Pit Bulls And Fighting

When a person refers to “man’s best friend” every individual knows what that person is talking about. The dog has been a loyal companion to man for years, yet in spite of this, the same cannot always be said for the reverse relationship. Dog fighting is an illegal, yet still occurring pastime within human society, and pit bulls take the brunt of the punishment for such activities. This is not only due to the fact that the animals are muscular and bred for protection, but as a result of the fact that when people envision the animal, due to their constant association with dog fighting, they are viewed as violent, dangerous beasts. They are not born this way, however, but turned into such creatures as a result of their placement within dog fighting rings. A pit bull, if treated properly, like any animal, will be a kind and faithful friend. Yet those who are placed within the fighting ring are trained to meanness. These animals are constantly starved, beaten, and left in squalorous conditions. These conditions, and these treatments, over time turn the animal mean.

While there are various rehabilitation programs in place, designed to assist those dogs that have been rescued from the fighting ring, those that still live, in being able to be a part of human society once more, the question of whether or not those animals may be turned into family pets is one that sadly must be answered in the negative. Children are still learning, and a pulled tail or an accidentally tripped over dog may be enough to set a dog off, if that dog has been bred toward fighting, regardless of its rehabilitation. This type of behavior results in the child being injured and necessitates the animal being put down. This is neither the fault of the child or the dog, but rather is a poor result of the treatment that the dog has received at the hands of humans.

Some fighting dogs can be rehabilitated, able to live within an adult home, i.e. a home with an adult male or an adult female, but the sounds of fighting may set the animal off. Some dogs may even be rehabilitated as far as to be able to be a part of a multi-dog household, but this too is not as common as one might think. As a result of the constant abuse, the sound of a fight or the presence of another dog may be enough to cause the dog to temporarily revert to their prior conditioning, for, as with humans as well, the negative stays within the mind longer than the positive, and just as a human who has been abused will have certain events, sights, or sounds that will cause a trigger to their previous behaviors, so too does conditioning work on dogs.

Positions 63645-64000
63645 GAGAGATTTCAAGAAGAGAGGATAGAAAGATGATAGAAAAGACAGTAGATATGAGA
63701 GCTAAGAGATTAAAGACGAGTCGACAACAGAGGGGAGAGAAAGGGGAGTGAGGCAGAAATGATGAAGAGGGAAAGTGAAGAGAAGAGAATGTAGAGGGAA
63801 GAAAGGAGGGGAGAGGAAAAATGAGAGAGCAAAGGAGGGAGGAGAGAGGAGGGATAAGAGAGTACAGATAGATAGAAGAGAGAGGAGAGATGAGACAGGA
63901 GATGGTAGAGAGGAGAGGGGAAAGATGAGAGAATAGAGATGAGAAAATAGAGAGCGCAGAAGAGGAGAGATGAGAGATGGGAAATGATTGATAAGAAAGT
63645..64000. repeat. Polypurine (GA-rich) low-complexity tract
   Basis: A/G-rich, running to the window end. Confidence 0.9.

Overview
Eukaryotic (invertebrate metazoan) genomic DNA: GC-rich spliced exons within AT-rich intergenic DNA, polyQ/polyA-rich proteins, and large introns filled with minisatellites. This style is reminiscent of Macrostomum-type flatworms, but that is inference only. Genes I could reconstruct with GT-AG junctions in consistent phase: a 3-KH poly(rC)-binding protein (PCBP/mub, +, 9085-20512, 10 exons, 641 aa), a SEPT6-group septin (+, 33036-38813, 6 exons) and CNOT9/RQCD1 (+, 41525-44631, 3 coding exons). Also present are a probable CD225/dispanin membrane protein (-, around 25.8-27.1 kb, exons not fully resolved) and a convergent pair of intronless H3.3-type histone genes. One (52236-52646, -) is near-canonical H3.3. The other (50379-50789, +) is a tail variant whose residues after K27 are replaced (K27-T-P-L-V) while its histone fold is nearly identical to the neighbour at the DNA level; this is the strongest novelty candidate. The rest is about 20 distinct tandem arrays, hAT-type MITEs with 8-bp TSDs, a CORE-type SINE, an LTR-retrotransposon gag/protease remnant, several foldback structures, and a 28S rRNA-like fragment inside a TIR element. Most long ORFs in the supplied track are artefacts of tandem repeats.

It would be nice to believe that the cruelty of humans who engage in dog fighting could be counteracted, and to a degree it can, but the fact of the matter is that the longer the abuse occurs, the more permanent the damage that has been done to the animal. Fighting dogs, regardless of whether they are pit bulls are not, are not animals that can be rehabilitated into a traditional family pet. These animals are still damaged, and that damage is permanent. Though behaviors can be reconditioned, the animal will never be as kind, as trusting, or as non-violent as it once was, regardless of how it reacts most of the time. Pit bulls who have never seen the inside of a fighting ring are fiercely loyal to the humans that they call their own, and will protect those humans from any real threat; the issue arises when the threat stems from inside the memory banks of the animal, and the true way of the world cannot be seen for the conditioning that has occurred in the past.


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